The soil between your toes
I have had the pleasure of working in forests on a wide variety of soil types. The ones I have the most experience on are the clay-loam at the family farm and the sand that makes up our home soil. What I have learned is that you can’t ignore what is under your feet when planning your forestry activities. That means knowing what your soil type is before doing any tree planting, choosing which will be your dominant trees now and into the future, and deciding the best time of year to harvest trees.
According to the soil survey, the soil at our home is classified as beach sand. It has a high percentage of sand compared to silt and clay (smaller sized soil particles) and very little organic matter. It doesn’t have much in the way of nutrients for plants to use and doesn’t hold water very well. Additionally, we live in northern Wisconsin, so only a few trees will thrive on our soil including jack pine, red pine, red oak, red maple, and paper birch.
The soil at the farm is much richer (more clay and silt) and can hold water and nutrients better than the soil at our home. The farm is located in the west central part of Wisconsin, so a lot of trees will grow on that soil including spruce, white pine, sugar maple, red oak and a whole bunch more.
The sandy soil at our home does limit us as to what we can plant and successfully grow, but it does have some advantages over the clay-loam soil at the farm. Water moves pretty quickly through sandy soil, so we rarely have standing water on our property. That allows us to get machinery in the woods at our home nearly all year round.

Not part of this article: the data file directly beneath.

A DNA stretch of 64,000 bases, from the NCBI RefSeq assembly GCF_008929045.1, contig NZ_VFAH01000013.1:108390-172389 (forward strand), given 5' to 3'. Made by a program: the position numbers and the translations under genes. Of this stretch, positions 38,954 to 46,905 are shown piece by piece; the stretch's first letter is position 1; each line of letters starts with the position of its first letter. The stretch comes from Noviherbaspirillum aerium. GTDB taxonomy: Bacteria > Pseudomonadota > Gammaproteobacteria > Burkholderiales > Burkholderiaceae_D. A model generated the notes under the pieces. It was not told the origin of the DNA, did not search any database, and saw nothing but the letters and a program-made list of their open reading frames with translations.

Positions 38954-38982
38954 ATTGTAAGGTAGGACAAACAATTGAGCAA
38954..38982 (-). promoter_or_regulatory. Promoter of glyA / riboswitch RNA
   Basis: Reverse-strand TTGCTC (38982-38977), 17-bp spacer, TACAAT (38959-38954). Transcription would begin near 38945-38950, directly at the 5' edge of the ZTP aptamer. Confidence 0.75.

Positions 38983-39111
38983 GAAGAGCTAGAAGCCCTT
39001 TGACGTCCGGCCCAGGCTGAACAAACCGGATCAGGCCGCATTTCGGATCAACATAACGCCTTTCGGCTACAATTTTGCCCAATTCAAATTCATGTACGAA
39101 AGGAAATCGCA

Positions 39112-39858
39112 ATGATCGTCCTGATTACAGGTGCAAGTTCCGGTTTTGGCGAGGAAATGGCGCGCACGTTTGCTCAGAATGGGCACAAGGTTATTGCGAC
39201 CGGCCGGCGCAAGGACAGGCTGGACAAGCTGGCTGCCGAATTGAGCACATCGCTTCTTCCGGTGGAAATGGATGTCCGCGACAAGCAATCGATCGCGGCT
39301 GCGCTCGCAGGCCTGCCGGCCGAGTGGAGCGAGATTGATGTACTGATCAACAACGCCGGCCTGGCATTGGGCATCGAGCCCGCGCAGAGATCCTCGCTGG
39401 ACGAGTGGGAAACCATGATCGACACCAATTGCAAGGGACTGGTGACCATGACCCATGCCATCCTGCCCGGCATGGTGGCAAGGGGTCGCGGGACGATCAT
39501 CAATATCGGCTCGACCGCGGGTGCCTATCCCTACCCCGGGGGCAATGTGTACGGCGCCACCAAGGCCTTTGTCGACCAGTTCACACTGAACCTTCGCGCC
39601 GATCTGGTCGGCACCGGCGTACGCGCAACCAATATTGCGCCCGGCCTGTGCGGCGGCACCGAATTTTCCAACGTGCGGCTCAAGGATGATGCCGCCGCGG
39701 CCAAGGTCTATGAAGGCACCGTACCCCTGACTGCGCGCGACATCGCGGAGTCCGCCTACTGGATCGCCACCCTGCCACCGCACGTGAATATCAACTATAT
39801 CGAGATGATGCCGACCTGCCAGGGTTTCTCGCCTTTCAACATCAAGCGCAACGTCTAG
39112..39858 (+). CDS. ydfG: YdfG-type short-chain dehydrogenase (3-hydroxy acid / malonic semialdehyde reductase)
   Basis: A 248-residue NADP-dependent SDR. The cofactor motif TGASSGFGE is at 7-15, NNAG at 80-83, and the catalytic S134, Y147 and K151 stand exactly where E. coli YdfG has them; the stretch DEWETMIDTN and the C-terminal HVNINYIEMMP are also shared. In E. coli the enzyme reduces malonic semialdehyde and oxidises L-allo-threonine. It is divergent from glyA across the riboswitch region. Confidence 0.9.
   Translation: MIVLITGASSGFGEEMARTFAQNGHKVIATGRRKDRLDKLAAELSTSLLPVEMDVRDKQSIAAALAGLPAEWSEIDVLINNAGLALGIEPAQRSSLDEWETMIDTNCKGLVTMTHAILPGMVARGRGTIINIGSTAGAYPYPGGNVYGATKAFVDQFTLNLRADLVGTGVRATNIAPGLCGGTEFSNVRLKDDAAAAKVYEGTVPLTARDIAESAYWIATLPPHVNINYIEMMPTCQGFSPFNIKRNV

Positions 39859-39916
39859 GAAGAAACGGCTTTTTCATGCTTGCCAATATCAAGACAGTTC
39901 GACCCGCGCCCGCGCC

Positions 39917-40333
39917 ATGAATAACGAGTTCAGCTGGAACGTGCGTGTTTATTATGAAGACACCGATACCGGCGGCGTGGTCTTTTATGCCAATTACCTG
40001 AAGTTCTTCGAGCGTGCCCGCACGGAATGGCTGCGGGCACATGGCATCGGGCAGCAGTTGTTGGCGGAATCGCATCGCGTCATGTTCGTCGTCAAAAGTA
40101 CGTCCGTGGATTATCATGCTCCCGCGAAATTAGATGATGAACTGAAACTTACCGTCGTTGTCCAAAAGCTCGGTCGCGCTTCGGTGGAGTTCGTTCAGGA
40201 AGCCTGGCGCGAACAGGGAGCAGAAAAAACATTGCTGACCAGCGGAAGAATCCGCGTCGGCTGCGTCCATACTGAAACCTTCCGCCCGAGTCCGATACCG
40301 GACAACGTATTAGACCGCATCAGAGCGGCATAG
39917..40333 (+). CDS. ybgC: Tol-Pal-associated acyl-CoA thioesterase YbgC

Sand grains are relatively heavy compared to silt and clay, and so are less likely to be washed out by rainfall. Additionally, sandy soil doesn’t compact very much so the damage to our soil from heavy machinery is really minimized. On the flip side, we will often have standing water after a storm on the clay-loam soil at the farm and it is more likely to erode if we don’t protect it. Clay and silt can be compacted by heavy machinery, and rutting in our trails is common when we try to use them following a storm.
We do a fair amount of tree planting and rarely go against what the soil will allow us to do. Occasionally we may plant an interesting fruit tree to see what it does, but otherwise we stick with what we know will grow well on our site. I have seen first hand the results of experiments to push trees outside of their normal range.
For example, I met a landowner who had decided they were going to create a sugar bush on their hunting property by planting a ton of sugar maple seedlings. He had seen sugar maple nearly everywhere he went around the state and it grew well at his home in Milwaukee area. Unfortunately, the hunting land he planted the sugar maple on was a nutrient poor, sandy soil. The trees hung on for a couple of years, but eventually died. All of that time and money he invested was lost because he didn’t think to check his soil first.
So, take some time to figure out what kinds of soils you have on your property and what will grow there. The web soil survey is a great tool, and it can be found at https://websoilsurvey.sc.egov.usda.gov/App/HomePage.htm.
You can also contact your local Wisconsin Department of Natural Resources forester to see what trees will grow on your soil. You can find the DNR forester that works in your county here https://dnr.wi.gov/topic/forestlandowners/locator/index.asp.
Finally, the University of Wisconsin Cooperative Extension office in your county can help you submit your soil for testing on things like how much sand, silt and clay it has and the nutrient content of the soil. You can find information about the UWEX office in your county here https://counties.uwex.edu/.